As Emilio Estevez arrives for our interview, I am instantly reminded of a song: Simple Minds' Don't You Forget About Me. The quintessential Eighties tune written for that most quintessential of Eighties Hollywood teen films, The Breakfast Club, it sounds now like a hymn to the lost souls once known as the Brat Pack. A rather derogatory term coined for a generation of actors, Estevez was one of the ringleaders - together with his Breakfast Club co-stars, Molly Ringwald, Judd Nelson, Anthony Michael Hall and Ally Sheedy. They were the Lindsay Lohans and Ashton Kutchers of their day: young, rich and - according to some - arrogant.

Seating himself at a table overlooking a hotel beachfront, Estevez is initially reluctant to reflect on times past and takes some prodding. "We were portrayed as a bunch of young men and women who were interested only in money who used our positions as actors to further ourselves in ways that were unsavoury. But that wasn't true. We were hard working."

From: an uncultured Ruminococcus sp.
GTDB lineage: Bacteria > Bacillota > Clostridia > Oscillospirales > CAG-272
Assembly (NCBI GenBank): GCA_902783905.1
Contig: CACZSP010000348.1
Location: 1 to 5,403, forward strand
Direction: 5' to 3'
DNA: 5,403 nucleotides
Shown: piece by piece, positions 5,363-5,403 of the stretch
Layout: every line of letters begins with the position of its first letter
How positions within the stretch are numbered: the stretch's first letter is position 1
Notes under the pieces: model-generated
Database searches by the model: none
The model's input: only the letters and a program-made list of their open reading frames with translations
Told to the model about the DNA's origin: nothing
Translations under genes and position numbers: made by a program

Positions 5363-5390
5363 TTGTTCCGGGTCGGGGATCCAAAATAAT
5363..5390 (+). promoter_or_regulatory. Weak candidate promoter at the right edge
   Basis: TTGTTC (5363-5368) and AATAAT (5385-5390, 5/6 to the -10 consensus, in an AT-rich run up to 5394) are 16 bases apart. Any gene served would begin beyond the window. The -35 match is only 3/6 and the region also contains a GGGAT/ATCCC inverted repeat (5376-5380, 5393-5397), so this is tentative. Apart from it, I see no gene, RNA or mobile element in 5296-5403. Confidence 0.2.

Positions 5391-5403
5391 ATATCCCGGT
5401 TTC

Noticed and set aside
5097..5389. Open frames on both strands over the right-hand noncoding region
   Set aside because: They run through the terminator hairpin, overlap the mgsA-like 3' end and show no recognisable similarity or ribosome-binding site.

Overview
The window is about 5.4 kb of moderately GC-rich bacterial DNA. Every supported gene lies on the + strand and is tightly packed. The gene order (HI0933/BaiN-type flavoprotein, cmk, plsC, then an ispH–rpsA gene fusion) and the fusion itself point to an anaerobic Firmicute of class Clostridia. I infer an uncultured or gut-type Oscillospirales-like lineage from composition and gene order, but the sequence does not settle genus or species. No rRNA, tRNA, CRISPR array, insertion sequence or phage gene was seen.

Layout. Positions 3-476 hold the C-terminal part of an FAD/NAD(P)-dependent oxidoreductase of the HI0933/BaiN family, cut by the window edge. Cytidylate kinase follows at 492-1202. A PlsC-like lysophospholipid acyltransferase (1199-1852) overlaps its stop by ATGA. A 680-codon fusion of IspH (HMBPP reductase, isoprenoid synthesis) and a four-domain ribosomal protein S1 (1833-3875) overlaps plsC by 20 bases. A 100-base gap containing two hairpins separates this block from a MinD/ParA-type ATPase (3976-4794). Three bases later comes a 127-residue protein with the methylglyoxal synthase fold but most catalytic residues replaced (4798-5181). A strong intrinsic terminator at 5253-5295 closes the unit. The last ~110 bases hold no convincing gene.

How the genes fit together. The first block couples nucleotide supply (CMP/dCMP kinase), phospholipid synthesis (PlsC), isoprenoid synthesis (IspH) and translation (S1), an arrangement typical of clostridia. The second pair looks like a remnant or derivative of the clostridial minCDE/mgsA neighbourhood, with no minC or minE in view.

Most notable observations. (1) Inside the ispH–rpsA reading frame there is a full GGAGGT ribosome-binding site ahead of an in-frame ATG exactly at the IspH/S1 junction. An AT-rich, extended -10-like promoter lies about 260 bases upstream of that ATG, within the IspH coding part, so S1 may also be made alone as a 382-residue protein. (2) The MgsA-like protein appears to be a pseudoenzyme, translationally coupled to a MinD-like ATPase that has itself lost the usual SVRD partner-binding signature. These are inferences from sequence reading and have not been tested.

True or not, it wasn't enough. While some on the periphery of the Pack - not least Tom Cruise, Matt Dillon and Sean Penn - survived and flourished, most were consigned to a fate worse than Saturday morning detention: TV movie hell. Those who once expressed the hopes and fears of their peers in St Elmo's Fire, had their own expectations well and truly doused; most never recovered.

It's not hard to imagine Estevez humming along to Simple Minds' anthem even then. "This is a very fickle business and a very unforgiving business," he sighs, bringing a halt to his rapid chatter. "It's about who's on the cover of magazines, and what's current. And that's fine - that's the way it always has been. It's nothing new. But the older you get, whether you're male or female, it forces you to reinvent yourself."